Preventing another Oakden: How proper onboarding leads to better care

The Minister for Aged Care has announced that residential facilities will no longer receive any warning of visits by government watchdog the Australian Aged Care Quality Agency. Re-accreditation reviews of aged care providers will also now involve a more comprehensive assessment against industry standards detailed in the Quality of Care Principles 2014.1

The shake up follows evidence that previous accreditation practices had failed residents of the Oakden Older Persons Medical Health Service. An independent review of Oakden was undertaken by SA Health’s Chief Psychiatrist Dr Aaron Groves after a patient received 10 times the amount of prescribed medication and was left with unexplained bruises that resulted in hospitalisation.2

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A lack of performance management and poor training led to patient abuse

Dr Groves’s review of Oakden found that employees at the facility engaged in practices that breached regulatory requirements and at times were inhumane.  It suggested staff punished residents for misbehaviour and performed their duties according to what was convenient rather than what was best for the patient.  The report indicated that such shocking practices were the result of poor leadership, and highlighted significant gaps in training and performance management practices.  

Dr Groves concluded that:

  • Oakden had a culture that was hostile to learning and that staff were prone to rejecting ideas that contradicted their own approaches;
  • Staff were not provided with adequate mandatory training;
  • Only about 50% of employees had completed a Performance Review and Development – but it was not clear what actually constituted ‘development’.
Aged Care Onboarding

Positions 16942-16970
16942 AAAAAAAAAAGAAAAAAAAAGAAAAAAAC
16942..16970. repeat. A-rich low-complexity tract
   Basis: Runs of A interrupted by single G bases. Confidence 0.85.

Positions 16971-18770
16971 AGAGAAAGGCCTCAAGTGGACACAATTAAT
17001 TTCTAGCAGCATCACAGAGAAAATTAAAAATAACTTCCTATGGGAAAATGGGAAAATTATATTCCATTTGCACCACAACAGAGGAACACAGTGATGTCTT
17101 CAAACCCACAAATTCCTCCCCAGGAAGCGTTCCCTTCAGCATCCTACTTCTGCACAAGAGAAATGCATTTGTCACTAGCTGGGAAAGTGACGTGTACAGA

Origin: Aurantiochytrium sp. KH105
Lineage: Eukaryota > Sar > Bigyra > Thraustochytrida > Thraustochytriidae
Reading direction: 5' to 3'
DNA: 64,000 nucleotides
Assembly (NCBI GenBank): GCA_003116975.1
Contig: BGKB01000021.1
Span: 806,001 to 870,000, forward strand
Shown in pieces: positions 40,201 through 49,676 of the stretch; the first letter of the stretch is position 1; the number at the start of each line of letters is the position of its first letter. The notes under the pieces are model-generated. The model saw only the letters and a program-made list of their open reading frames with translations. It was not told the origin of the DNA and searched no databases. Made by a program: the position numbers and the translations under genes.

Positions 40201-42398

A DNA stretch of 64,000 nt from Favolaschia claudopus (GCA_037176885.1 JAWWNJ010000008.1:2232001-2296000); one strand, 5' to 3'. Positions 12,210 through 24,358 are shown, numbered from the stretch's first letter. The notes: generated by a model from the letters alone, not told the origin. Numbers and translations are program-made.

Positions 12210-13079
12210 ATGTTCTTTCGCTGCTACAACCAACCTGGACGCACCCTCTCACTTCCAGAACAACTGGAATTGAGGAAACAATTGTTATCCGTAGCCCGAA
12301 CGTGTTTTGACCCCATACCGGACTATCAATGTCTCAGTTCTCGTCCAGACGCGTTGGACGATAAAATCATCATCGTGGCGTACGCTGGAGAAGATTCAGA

A lesson for all

Thankfully, cases as serious as Oakden are rare. Most would agree that the majority of aged care services provide excellent care and are continually working to improve. However, this does not make the industry immune to the types of issues that plagued the Oakden facility.

The importance of culture in achieving care outcomes

Rising costs, staff shortages, staff turnover, productivity issues and communication problems are all barriers to providing high levels of care. However, a Griffith University study found that focusing on sustainable culture change can improve quality standards in aged care residences.3

Culture encompasses the attitudes, experiences, beliefs and values of an organisation and the people that work in it. Many aspects of culture are diffcult to define but include: unwritten rules and expectations; how workers communicate with each other; language and lingo; staff relationships and social interactions; and how employees react when faced with challenges, problems or when a crisis hits.

How onboarding helps shape culture

Onboarding reduces many of the staffing challenges that can be damaging to culture and reputation. Organisations with effective onboarding experience as much as 54% greater new-hire productivity and a 50% increase in new-hire retention.4